Methods: Guided by stress and coping theory, the current study explored how parents with young children (N = 191) in the United States perceived and experienced emotional connection and social support during the COVID-19 pandemic. Data were gathered through an online survey about siblings, child well-being, family functioning, and how the COVID-19 pandemic has impacted families. Participants were asked to elaborate on their experiences of reduced contact with loved ones, how they define emotional connection, and describe how they have emotionally connected with family and friends during the COVID-19 pandemic. Participant responses were analyzed using a reflexive, thematic analysis.
Findings: The majority of the sample were female (96.86%), White and not Hispanic/Latinx (72.77%), and married (71.73%). Participants reported an average of approximately 2 adults (SD = .55, range = 1–5) and 2.68 children in each household (SD = .92, range = 1–6). When describing key components of emotional connection, participants largely drew on different aspects of social support, including affective support – namely feelings of empathy, acceptance, and love – support through companionship from friends and family, and instrumental support. The primary ways participants adapted to achieve emotional connection during COVID-19 were through technology and in-person interactions with a close group of friends or family and/or those that adhered to physical distancing measures. Technology use included calling over the phone, making video calls, and text-messaging. Connecting emotionally in-person involved visiting a close group of loved ones and family members outside the household and spending quality time with members of one’s own household.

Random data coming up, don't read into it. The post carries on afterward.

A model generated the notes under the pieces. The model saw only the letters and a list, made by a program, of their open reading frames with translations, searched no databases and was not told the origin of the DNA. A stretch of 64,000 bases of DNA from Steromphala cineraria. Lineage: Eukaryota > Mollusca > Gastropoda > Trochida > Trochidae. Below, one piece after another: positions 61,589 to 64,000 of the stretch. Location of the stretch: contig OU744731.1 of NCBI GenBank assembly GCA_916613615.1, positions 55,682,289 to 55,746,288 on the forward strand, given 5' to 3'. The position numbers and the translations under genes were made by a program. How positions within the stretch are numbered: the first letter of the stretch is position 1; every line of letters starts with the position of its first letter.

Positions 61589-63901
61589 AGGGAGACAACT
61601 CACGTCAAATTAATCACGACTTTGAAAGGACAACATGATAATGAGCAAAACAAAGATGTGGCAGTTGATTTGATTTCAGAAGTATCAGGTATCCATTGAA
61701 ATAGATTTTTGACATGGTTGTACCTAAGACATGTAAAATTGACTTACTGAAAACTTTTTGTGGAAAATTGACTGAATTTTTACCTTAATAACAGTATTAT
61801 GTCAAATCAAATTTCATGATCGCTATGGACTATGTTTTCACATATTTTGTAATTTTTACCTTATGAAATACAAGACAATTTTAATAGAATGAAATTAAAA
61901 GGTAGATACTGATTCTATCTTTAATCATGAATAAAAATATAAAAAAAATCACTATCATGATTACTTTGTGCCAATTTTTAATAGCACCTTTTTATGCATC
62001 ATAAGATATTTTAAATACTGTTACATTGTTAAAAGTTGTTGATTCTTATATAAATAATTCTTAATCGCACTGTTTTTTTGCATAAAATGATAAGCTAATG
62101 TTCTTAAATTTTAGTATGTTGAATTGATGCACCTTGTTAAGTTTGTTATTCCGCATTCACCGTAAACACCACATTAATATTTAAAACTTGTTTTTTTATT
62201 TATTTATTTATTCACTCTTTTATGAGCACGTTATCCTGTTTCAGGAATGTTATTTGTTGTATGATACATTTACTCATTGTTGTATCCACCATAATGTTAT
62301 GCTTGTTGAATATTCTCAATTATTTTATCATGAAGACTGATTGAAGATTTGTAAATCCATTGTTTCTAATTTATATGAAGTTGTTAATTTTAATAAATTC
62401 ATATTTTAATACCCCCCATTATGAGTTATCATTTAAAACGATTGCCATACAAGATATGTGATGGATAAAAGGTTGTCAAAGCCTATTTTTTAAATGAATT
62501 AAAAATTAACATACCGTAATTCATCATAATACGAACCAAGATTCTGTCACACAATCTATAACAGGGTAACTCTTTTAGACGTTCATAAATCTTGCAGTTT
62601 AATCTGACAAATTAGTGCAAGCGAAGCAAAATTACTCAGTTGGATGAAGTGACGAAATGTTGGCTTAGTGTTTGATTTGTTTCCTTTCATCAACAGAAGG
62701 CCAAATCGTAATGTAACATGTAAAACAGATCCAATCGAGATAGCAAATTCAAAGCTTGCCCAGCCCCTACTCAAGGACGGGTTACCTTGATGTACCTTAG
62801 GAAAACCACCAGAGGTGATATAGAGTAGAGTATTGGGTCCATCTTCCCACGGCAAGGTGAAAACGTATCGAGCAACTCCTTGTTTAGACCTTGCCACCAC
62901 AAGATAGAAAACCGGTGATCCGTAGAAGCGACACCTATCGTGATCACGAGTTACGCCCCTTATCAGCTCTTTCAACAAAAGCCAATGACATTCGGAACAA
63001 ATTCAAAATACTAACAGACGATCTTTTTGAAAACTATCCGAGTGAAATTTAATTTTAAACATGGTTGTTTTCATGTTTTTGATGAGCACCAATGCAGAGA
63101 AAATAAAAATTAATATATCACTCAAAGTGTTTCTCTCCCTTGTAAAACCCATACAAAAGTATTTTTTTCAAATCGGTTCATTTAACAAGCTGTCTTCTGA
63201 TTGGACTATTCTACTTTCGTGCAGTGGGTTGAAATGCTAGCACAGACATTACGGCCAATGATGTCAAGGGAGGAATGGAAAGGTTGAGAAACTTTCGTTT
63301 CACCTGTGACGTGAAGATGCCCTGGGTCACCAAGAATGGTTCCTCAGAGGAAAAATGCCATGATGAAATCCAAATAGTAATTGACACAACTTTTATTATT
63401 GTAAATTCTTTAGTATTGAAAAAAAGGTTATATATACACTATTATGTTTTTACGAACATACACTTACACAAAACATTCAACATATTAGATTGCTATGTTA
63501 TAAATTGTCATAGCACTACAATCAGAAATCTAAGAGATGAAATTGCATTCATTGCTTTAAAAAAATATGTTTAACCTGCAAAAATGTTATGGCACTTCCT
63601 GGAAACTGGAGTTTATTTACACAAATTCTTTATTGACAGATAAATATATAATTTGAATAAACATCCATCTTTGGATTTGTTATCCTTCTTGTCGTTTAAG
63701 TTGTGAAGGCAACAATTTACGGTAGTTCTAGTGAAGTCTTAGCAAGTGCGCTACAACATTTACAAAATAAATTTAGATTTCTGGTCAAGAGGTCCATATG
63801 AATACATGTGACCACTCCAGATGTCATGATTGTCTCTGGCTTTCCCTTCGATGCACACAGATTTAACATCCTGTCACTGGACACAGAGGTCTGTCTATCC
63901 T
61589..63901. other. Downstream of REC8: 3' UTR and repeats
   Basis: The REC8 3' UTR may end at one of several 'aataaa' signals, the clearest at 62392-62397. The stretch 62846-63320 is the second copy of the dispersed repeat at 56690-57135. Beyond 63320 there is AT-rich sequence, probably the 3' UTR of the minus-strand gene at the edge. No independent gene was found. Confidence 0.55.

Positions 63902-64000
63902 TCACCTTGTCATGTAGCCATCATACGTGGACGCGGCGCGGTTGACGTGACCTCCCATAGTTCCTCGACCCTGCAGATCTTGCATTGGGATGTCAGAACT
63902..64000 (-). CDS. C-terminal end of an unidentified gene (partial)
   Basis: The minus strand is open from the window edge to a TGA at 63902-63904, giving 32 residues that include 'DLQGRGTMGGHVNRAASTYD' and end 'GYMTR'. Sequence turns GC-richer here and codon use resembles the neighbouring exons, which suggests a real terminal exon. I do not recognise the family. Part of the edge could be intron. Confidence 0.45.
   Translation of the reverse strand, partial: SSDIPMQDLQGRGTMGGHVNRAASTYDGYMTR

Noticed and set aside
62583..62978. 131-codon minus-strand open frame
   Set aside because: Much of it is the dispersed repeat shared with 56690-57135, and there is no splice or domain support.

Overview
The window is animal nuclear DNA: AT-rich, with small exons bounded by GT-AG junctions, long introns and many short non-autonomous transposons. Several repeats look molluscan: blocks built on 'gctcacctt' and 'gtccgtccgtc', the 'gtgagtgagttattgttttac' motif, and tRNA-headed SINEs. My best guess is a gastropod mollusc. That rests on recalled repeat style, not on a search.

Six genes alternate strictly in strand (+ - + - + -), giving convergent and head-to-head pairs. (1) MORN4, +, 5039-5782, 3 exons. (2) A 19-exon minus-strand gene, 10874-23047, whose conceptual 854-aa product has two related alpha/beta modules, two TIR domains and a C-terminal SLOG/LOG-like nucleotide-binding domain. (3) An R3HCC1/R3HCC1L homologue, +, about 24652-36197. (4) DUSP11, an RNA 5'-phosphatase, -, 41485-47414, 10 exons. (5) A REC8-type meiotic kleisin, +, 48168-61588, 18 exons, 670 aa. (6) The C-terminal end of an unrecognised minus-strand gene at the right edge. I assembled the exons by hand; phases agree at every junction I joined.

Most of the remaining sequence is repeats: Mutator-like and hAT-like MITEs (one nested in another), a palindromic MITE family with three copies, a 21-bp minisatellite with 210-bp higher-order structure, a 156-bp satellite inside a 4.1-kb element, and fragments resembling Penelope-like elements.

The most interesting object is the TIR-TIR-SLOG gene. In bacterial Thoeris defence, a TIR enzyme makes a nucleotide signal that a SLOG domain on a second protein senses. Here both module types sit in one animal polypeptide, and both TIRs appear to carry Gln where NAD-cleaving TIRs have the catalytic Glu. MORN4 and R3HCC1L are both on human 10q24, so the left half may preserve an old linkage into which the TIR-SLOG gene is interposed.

Conclusion and Implications: Parents of young children are grappling with a unique and complex set of stressors due to COVID-19, and the present study illustrates the adaptive ways they have drawn on others for support resources in order to cope emotionally. Practitioners working with parents and families faced with physical distancing requirements should draw on creative, technology-based strategies to help clients connect with family members and close friends in order to maintain vital emotional and social support resources. In order for the social work profession to evolve to meet the needs of clients during extraordinary stressors, such as the COVID-19 pandemic, research must elevate participant voices to gather information that highlights lived experiences. Future research should continue building knowledge around what emotional connection means for individuals and families in times of great stress.